F5: What Keeps Jesper Ståhl From His Cappuccino?
Swedish designer Jesper Ståhl is well-known for his distinct Scandinavian design. His meticulous attention to detail and care for the user can be seen in his creative process, as well as in his own twist in the results. His work spans from furniture to lighting to cutlery to tools and accessories. Jesper has designed furniture for Design House Stockholm, bathrooms for Vedum, smartphone cases for Nudient, a bicycle for Skeppshult, and lighting fixtures for Lystra.
Jesper has a Master’s Degree from Royal College of Art London and has received numerous awards, including the Red Dot Design Award, three time winner of Elle Decoration Design Award, Swecast, Designplus and Design S – Swedish Design Award. His understanding and curiosity in technology, excellence in execution and visual sensitivity has become his hallmark. In his own words: Design is … and … But without that gut feeling, it is nothing.
Today Jesper is joining us for Friday Five!
1. HB Pencil
I carry with me a Moleskine sketchbook and an HB pencil at all times. My main asset is my creativity, and using pen and paper is still the quickest way to explore, to put down thoughts and ideas when they appear. I don’t primarily do sketching to make neat presentations – that is drawing. Sketching is for exploration, to test ideas, to note thoughts that otherwise soon could pass you by. To let the drawing talk back to you, instantly giving you feedback. Sketching is an iterative process, so an HB pencil is probably my most essential tool.
Music is my muse, a constant source feeding my creativity. When I was younger, my goal was to become a musician, but being a drummer I realized that I was not front and center. So I shifted towards design, and soon found this to be my true calling. In my studio I have my collection of vinyl and I love to browse through my 80s electronic music, the soundtracks of my life. I can’t imagine life without music.
First thing I do as I arrive in my design studio is to power up my Rocket Espresso Machine from Milan. I enjoy the art of making cappuccino, it is not a science, it is a craft. As I am very focused when working, I often find myself forgetting time. The cappuccino is my pause. Just like an artist, any creative person needs moments to move back from the work at hand, to reflect and see things from a different angle. I sometimes find myself making the espresso, mixing in the foam milk and then forgetting to drink the cappuccino as, in the act of doing this, will get a new idea.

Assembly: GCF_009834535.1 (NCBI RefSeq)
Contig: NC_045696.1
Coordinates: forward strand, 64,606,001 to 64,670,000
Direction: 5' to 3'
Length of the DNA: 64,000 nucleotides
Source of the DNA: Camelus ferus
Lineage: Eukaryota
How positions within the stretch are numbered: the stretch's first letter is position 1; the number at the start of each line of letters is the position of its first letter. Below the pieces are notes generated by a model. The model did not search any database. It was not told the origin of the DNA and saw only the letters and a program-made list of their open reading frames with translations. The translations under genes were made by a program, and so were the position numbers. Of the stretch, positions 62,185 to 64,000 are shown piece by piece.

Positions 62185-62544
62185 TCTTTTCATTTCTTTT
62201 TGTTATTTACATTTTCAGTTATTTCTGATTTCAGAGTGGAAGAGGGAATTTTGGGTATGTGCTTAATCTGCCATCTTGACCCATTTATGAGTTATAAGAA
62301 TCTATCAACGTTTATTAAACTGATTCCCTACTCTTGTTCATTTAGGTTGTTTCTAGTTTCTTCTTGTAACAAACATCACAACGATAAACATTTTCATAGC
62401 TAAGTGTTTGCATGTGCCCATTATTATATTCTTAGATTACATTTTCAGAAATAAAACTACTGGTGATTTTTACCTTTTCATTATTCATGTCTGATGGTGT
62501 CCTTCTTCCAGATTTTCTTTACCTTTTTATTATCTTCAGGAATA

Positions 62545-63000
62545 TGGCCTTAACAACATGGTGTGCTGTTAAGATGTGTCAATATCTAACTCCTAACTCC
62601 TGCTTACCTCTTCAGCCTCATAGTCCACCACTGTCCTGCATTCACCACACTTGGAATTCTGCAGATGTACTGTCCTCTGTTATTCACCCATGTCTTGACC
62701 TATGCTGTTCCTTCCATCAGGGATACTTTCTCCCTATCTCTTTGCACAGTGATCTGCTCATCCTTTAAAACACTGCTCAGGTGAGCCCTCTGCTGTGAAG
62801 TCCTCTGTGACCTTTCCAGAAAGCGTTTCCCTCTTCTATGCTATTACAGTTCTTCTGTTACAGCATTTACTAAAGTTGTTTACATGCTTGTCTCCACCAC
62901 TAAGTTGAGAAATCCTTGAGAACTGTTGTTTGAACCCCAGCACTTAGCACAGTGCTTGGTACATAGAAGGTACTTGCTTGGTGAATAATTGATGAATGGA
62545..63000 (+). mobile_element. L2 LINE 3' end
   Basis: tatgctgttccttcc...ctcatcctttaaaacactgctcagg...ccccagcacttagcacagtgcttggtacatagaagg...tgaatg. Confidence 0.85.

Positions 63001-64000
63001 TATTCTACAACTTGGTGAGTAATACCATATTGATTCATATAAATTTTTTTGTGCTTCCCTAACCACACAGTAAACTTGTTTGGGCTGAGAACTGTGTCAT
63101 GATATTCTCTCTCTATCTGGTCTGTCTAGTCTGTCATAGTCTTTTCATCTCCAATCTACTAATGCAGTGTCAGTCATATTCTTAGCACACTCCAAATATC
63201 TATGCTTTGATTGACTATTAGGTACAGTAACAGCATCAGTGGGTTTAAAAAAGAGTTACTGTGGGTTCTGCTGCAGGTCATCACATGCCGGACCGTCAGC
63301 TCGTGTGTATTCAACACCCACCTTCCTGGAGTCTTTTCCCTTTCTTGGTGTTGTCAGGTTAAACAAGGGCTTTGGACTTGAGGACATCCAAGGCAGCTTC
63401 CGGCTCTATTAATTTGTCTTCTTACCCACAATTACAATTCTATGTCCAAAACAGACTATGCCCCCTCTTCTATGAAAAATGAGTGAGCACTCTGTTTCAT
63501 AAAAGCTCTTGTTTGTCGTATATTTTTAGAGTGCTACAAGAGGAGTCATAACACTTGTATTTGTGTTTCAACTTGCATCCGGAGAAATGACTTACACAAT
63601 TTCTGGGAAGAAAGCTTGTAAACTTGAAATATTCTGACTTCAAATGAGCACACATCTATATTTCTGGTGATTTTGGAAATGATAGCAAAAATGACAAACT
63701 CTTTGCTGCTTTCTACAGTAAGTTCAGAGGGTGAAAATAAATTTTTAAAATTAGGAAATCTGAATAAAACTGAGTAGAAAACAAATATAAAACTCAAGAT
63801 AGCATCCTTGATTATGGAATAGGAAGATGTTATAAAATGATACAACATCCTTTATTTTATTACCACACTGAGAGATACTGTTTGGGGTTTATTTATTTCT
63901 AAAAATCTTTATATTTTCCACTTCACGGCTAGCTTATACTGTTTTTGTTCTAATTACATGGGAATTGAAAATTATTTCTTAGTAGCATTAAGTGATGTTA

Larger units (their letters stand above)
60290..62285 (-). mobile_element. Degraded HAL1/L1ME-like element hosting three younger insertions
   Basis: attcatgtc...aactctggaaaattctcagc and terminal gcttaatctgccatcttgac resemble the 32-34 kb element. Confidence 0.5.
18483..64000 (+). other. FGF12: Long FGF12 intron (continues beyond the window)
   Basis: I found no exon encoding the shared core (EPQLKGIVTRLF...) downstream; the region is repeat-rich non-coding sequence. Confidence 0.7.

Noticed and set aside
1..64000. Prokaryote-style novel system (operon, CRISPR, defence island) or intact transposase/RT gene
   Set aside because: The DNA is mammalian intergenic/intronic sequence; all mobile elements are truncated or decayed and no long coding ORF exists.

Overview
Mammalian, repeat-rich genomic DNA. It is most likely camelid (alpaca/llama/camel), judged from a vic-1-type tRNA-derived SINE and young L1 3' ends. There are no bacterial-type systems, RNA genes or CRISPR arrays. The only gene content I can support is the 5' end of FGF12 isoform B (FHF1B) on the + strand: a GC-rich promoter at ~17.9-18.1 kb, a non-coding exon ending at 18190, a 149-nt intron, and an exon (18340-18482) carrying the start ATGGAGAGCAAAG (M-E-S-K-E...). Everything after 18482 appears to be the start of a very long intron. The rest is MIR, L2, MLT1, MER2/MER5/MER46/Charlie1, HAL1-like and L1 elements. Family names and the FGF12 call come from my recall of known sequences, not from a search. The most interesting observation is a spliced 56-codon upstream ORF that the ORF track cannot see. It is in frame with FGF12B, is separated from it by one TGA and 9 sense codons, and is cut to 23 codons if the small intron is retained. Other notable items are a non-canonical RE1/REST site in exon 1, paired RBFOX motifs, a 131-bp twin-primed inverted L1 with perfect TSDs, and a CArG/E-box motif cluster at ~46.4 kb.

I bought my first Mac in 1989. As it was hard to get in Sweden in those early days, I imported it from the US. Since then I am hooked. I realized I could combine my interests in photography, graphic design and technology. I found a tool to express my creativity! I soon turned to digital 3D modeling in the early 90s, while at the Royal College of Art in London. And I still do all my 3D modeling (in Alias), visualization, 3D printing, layout and presentations on a Mac. Thank you Apple, I would not have been able to harness my creativity without you.
Of five things important to me and my creativity, one would be the importance of input, to experience things first hand, “In real life”. Not only read and watch other people’s experiences and conclusions, but to make your own memories, to find your own angle on things. I believe in the idea of needing great input in order to achieve great output. To find your own understanding and interpretation of things, to look for your own point of view. To explore places, people, architecture, art. So put on your shoes and start walking, start indulging yourself in experiences. Look for alternative points of view. Don’t simply walk in other people’s footsteps, take a walk in your own shoes, find your own path.
Work by Jesper Ståhl:
We’ve been working to create the most thin and precise phone case design on the market. Whilst adding features such as an inside felt and integrated magnets, we also want to reduce clutter and keep the case minimalistic. Using 3D design to explore the full detail of the products, we focused on what was essential. Each phone case comes with a hidden inside message, something only to been seen by the owner. Sometimes design, and life, is about your own satisfaction of knowing what is inside, not necessarily visible to everyone.
Stockholm – Cutlery for Design House Stockholm
Designing a collection of cutlery and kitchen tools is the ultimate design project. It involves the functional aspects of ergonomics and production, but also artistic expression — strong visual, emotional and tactile qualities. It’s a collection of everyday jewelry. My Stockholm cutlery combines streamlined matte-polished stainless steel with smooth black handles. Details like volume, balance and weight — the tactile characteristics of the material and the way in which the tools lie in the hand — all contribute to the total impression of the meal.